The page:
Teenagers develop unhealthy obsessions with all kinds of art, and horror movies do play a role in many an adolescent upbringing. Especially often when a child comes out of a troubled home, as Jeremy does, we often find a resonance between the carnage onscreen and the emotional disturbances that run through his or her young life. Young adults lack power. But unlike children, they’re keenly aware of their impotence.
The themes of horror—loss of control, sexual aggression, loneliness—are common to teens. Still, there’s no sense in Zombie as to why Jeremy gravitates towards zombies … instead of, say, vampires or wendigos. He watches a zombie movie every night with his father. Father and son talk zombie survival tactics afterward, but these moments of familial bonding seem instigated by Jeremy rather than his father. We never clearly understand why Jeremy’s rules for life are Zombie Survival Codes, aside from the fact that he likes the genre. Worse, the codes barely hold up past the first few chapters.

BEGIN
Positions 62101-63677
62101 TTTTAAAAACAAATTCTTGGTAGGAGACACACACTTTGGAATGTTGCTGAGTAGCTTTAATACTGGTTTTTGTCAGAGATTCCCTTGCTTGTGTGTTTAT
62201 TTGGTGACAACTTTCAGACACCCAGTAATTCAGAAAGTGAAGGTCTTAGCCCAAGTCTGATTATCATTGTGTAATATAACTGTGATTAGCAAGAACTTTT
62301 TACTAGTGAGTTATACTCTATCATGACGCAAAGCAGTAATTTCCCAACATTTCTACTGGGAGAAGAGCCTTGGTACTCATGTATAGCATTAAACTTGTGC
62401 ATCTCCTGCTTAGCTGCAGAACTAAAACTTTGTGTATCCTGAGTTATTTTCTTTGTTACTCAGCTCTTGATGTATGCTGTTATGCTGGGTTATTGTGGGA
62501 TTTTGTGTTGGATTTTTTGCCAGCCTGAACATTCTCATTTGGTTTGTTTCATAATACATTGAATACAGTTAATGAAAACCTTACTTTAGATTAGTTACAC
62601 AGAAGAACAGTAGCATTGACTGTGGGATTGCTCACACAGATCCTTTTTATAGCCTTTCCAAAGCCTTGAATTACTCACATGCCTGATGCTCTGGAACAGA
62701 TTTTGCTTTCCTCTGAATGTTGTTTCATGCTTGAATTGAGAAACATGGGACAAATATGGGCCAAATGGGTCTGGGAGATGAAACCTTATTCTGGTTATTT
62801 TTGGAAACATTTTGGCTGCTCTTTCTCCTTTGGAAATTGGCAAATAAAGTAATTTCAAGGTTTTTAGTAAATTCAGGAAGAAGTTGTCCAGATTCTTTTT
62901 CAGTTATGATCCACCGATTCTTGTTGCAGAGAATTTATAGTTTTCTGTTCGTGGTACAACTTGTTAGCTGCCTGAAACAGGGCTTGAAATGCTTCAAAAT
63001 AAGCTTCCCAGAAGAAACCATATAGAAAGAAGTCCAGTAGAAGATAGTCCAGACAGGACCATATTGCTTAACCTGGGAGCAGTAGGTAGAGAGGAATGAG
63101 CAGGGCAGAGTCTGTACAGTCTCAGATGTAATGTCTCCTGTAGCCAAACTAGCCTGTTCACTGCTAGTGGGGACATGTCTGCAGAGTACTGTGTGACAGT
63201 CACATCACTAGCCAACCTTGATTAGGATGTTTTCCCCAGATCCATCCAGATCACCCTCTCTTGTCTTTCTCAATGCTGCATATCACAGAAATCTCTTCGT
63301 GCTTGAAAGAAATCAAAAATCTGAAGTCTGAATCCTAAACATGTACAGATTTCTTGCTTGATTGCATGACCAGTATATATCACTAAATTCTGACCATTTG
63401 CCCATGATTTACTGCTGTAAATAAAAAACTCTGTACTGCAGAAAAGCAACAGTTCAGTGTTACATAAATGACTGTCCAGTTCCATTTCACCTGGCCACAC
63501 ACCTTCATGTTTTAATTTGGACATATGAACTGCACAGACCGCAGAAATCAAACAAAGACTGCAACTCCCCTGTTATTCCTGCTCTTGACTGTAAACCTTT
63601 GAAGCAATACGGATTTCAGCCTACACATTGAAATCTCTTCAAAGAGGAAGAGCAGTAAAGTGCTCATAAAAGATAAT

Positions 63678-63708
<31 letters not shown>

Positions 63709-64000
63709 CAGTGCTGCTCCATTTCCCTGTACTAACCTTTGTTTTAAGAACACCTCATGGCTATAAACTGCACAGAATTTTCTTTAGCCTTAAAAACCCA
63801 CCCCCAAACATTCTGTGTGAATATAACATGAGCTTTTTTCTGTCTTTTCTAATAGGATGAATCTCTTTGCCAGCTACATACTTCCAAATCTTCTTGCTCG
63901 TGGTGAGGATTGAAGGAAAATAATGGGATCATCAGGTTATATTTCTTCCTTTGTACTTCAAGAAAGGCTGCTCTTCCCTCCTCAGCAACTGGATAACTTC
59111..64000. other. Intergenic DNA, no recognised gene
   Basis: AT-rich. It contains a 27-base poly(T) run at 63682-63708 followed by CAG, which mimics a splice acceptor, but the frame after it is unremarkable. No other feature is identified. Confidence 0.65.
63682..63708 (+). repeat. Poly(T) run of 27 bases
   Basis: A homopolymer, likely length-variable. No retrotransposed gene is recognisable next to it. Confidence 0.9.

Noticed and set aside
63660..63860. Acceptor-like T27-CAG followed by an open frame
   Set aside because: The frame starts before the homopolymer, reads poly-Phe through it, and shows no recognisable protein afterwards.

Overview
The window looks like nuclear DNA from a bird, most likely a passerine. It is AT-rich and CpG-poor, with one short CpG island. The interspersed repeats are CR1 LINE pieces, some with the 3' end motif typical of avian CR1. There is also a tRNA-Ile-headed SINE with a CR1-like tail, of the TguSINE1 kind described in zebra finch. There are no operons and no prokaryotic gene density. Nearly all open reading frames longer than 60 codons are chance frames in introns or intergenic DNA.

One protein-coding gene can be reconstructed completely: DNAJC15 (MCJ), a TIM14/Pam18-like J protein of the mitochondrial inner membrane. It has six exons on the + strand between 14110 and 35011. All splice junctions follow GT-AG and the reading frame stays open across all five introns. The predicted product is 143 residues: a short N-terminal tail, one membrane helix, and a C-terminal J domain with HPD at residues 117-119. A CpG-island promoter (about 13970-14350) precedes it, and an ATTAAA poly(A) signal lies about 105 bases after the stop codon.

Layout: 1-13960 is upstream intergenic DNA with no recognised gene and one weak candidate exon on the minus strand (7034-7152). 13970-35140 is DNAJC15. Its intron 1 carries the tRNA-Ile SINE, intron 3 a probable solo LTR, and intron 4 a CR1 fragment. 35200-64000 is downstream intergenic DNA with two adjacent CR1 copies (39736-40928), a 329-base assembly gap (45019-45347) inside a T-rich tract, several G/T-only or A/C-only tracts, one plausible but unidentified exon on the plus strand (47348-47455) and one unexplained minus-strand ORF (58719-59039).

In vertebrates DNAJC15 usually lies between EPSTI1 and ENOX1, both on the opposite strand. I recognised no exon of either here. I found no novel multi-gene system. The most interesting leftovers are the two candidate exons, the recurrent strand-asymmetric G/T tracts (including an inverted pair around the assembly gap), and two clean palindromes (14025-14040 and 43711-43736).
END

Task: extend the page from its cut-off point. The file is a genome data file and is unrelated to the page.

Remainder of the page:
On his first day of school, Jeremy makes a friend with an upperclassman, picks a fight with his father and gets caught staring at a girl. By the next day, he’s shouting adoration for said girl at the top of his lungs. So much for avoiding eye contact; so much for keeping quiet. Jeremy’s total willingness to flout his own rules for life suggest they only have a cursory meaning to him. He’s rudderless as a character.